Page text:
“Hurricane of Egos and Failure”
Here we go again, talking about egos and the fire service…blah, blah, blah, blah! I know it’s quite disturbing right? But why do so many of us have to bring it up…seemingly on a weekly basis?
Interestingly enough, I had a conversation on the phone tonight with a friend of mine, discussing some issues that are facing the ever so changing fire service. It is no secret that changes are occurring, as we look around and talk to people in our business…we are still seeing departments being led by the illicit, departments not getting along, dictators mandating how we will do business, and meetings where we get nothing accomplished.
I like many others, have worked my ass off to get where I am at today! It has not been an easy road as I had to shed blood, sweat, and tears, proving to the memberships and committees I have what it takes to lead in all aspects of the business.
However, we tend to come in contact with those that have ridden the coat tails of other leaders, finding themselves in positions they shouldnâ€™t be in. Specifically, volunteer organizations see this scenario play out more and more by the years. We have witnessed a decline in volunteers as well as qualified people capable of leading an organization. The fact that these â€˜egoâ€™ mentalities are occupying leadership positions is simply based off quality leaders vacating positions.
Does it make it right, people holding positions because nobody else is qualified? Truthfully, those that are unanimously elected into positions because of no competition, reflect a sense of failure in the organization.
When this scenario plays out in our organizations, we find those people creating more problems as the days go by. It gets harder and harder to face positive growth when all that happens from your leaders is based off negativity. Your members are human beings, and the more you treat them like shit, the less members you are going to have.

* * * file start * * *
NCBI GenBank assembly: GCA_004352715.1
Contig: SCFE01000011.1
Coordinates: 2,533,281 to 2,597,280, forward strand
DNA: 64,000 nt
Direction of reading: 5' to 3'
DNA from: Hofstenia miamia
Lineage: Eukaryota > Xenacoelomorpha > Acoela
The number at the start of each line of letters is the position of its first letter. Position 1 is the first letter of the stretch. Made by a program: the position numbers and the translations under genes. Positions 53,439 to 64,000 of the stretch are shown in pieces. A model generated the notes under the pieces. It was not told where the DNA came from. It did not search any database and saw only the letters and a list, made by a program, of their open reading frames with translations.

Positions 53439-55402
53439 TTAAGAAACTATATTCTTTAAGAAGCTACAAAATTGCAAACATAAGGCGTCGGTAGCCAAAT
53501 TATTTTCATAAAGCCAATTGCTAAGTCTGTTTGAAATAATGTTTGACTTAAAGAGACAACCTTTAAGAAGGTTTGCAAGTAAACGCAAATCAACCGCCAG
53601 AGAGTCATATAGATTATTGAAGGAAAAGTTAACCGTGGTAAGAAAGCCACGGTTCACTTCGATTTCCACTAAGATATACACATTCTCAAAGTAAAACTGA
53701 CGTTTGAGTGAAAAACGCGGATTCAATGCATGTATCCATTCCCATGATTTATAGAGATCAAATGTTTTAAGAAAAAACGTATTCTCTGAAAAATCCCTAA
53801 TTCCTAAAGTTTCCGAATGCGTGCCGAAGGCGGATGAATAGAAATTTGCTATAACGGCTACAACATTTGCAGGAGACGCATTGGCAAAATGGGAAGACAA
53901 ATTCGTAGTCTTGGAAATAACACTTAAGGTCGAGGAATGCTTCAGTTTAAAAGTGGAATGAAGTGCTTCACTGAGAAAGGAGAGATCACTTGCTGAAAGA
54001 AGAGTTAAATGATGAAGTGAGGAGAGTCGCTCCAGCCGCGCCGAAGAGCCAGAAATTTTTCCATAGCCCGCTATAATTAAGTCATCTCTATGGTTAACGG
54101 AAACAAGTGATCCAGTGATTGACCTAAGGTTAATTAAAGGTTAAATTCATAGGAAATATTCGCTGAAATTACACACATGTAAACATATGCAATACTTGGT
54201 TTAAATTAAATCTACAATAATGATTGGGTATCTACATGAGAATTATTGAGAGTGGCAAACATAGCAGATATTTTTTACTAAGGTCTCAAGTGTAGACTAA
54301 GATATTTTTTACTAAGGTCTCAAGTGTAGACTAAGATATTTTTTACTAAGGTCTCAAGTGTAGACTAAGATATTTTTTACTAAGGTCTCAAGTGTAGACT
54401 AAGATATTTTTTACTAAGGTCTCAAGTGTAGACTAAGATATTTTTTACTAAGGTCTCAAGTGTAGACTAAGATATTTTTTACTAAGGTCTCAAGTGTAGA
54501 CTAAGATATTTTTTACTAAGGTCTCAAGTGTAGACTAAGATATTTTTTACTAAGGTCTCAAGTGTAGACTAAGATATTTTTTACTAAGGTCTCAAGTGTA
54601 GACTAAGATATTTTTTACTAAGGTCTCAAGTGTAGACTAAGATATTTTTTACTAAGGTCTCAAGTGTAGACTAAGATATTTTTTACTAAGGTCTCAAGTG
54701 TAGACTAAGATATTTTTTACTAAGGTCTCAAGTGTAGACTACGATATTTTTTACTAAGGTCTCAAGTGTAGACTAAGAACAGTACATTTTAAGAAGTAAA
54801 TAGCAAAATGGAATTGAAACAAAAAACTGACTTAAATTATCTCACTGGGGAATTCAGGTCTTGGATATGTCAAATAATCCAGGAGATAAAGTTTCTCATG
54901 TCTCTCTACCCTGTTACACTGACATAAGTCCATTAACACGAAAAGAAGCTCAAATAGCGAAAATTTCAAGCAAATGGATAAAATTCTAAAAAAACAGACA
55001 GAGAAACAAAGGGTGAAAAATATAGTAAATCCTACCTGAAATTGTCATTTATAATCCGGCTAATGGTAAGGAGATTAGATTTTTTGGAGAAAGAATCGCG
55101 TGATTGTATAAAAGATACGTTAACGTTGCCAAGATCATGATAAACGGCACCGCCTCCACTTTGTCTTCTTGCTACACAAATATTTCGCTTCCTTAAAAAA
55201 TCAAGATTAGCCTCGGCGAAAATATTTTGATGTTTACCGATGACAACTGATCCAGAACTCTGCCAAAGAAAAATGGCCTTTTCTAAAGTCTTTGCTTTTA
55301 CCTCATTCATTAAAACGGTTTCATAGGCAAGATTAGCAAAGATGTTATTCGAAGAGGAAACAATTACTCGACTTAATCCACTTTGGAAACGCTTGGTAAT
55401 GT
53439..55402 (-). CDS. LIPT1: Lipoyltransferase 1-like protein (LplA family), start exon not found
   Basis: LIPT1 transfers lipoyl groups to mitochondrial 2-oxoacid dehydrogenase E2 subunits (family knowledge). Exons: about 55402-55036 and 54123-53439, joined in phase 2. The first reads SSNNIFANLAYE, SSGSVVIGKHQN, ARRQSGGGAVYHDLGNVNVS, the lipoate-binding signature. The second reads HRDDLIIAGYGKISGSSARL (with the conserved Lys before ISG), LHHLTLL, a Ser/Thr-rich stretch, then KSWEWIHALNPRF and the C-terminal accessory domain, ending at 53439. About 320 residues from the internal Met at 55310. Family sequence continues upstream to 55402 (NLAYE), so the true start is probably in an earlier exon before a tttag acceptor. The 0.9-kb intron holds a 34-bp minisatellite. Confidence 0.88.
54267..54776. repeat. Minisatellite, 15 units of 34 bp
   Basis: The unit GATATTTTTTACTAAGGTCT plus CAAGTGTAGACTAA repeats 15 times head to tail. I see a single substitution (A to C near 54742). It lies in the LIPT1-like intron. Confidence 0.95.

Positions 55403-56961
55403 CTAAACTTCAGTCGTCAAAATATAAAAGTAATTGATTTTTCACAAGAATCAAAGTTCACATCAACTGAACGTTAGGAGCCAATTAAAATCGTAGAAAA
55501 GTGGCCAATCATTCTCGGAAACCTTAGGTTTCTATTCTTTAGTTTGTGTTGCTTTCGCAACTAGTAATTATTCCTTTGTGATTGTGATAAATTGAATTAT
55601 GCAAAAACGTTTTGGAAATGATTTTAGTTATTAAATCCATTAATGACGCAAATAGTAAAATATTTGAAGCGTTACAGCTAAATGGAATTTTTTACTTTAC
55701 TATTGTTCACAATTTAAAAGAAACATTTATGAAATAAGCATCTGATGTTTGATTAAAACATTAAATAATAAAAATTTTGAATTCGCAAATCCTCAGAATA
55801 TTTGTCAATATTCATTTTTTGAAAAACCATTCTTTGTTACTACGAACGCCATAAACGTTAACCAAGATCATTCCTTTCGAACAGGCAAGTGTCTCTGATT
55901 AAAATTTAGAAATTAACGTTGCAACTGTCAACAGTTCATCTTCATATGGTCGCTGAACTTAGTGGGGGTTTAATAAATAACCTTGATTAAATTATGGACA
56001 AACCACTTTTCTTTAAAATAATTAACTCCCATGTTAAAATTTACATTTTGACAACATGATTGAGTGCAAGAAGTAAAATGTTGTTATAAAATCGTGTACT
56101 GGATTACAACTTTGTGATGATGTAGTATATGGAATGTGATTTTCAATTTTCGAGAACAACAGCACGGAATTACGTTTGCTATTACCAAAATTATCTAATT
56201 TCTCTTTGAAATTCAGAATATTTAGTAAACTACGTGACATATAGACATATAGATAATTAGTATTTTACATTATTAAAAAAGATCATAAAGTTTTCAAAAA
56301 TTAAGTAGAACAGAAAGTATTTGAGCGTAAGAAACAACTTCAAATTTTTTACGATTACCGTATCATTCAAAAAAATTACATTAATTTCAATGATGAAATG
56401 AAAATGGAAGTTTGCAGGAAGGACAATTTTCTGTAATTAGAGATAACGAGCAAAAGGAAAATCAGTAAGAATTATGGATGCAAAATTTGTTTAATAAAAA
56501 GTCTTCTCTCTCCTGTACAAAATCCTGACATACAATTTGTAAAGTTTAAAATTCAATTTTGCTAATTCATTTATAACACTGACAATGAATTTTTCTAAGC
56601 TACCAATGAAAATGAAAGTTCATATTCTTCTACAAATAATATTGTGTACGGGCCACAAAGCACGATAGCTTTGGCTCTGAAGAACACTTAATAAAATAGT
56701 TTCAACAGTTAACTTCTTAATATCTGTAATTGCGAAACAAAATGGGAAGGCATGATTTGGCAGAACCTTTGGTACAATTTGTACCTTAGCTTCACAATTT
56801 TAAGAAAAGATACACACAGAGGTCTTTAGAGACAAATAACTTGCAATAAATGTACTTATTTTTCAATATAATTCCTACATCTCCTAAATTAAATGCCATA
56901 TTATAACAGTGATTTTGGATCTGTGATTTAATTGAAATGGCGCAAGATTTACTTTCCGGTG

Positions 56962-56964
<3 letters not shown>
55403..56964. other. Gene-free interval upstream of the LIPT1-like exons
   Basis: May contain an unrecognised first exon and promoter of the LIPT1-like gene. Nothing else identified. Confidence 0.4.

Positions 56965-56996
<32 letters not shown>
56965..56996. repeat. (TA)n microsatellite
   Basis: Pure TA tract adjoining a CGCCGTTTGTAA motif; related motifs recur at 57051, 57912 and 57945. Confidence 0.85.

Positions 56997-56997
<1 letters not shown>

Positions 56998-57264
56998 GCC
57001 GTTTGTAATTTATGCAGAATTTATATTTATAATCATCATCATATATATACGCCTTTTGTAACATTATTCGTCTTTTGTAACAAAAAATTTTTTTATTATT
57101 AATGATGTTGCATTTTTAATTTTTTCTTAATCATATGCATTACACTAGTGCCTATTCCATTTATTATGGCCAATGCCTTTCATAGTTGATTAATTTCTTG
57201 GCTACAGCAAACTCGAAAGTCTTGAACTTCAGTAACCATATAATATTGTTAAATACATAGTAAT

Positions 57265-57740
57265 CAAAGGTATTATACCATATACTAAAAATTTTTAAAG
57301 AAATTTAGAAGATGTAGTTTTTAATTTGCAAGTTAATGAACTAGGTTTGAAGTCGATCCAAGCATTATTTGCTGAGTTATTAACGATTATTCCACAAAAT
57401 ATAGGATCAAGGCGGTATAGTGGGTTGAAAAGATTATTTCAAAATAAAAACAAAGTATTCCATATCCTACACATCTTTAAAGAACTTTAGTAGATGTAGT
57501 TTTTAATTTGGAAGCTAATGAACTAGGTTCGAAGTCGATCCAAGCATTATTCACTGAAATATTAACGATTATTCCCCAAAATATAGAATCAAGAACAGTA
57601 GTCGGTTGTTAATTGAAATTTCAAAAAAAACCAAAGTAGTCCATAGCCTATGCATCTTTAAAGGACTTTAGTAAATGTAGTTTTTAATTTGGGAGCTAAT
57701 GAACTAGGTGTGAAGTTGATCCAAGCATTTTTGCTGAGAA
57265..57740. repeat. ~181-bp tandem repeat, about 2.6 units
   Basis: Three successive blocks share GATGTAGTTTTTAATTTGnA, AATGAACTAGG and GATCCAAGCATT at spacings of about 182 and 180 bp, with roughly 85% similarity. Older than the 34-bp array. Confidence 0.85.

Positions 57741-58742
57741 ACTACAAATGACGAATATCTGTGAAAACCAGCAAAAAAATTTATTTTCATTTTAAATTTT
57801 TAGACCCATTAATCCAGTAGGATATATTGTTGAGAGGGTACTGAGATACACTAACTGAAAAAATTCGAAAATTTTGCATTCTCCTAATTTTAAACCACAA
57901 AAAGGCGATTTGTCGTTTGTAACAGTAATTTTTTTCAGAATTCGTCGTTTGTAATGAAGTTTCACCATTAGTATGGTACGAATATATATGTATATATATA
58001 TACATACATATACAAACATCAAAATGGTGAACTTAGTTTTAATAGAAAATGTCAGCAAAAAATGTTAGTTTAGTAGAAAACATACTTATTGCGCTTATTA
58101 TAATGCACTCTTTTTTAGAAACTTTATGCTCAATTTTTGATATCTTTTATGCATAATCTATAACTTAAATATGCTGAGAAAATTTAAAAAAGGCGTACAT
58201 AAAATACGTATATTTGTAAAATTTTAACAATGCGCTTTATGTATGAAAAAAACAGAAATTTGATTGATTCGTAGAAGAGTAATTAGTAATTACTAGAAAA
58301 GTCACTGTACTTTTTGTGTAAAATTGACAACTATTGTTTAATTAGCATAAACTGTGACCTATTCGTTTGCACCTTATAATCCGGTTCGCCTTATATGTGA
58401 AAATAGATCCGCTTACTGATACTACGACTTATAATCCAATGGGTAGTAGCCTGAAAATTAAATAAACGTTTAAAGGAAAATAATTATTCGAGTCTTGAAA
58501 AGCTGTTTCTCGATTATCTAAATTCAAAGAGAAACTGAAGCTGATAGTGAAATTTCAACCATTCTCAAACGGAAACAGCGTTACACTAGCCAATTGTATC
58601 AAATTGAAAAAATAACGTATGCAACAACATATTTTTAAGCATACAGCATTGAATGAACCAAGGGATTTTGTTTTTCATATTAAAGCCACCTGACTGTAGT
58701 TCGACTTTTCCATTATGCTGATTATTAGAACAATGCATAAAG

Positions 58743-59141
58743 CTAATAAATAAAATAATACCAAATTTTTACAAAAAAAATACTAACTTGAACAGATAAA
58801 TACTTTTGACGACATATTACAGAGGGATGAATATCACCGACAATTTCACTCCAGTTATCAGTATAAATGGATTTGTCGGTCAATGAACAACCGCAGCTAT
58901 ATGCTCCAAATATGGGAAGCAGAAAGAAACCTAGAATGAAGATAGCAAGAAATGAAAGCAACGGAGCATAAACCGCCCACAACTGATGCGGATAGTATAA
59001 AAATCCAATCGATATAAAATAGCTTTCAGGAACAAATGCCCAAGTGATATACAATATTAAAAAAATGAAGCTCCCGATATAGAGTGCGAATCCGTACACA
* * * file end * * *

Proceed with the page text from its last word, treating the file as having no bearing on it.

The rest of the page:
We form committees in organizations to prioritize our mission, plan for future growth, set benchmarks for operational effectiveness, or so we should be…right? So why is it necessary to stand in front of our membership month after month, and speak about the situation of disaster looming over our organization, and the need to make change? If you are at this tipping point, it is too little too late. The day you start to see a negative impact on your organization, you must wake up and face the facts of life, and recognize that you might be the problem.
So, when we fill a room full of so called leaders…why must we continue to throw our ego’s around and never come to terms of working together? Why do we allow so many good people walk away? I understand that some of your out there have great chief’s and company officers, and I applaud them.
We must not forget that labor / management is no different in the volunteer sector vs. career sector. The more you accomplish in respect to operational effectiveness and efficiency will drive your reward in the long run.
About the author:
Jeremy Rebok is the Assistant Fire Chief of Operations and Prevention at the United States Military Academy, NY. Â He has previously held the position of Captain, Assistant Chief, and Deputy Chief in both volunteer and career capacities. Jeremy holds an Associate of Arts Degree in Building Construction Technology from the Pennsylvania College of Technology and currently finishing up Bachelor of Science Degree in Fire Science from Columbia Southern University.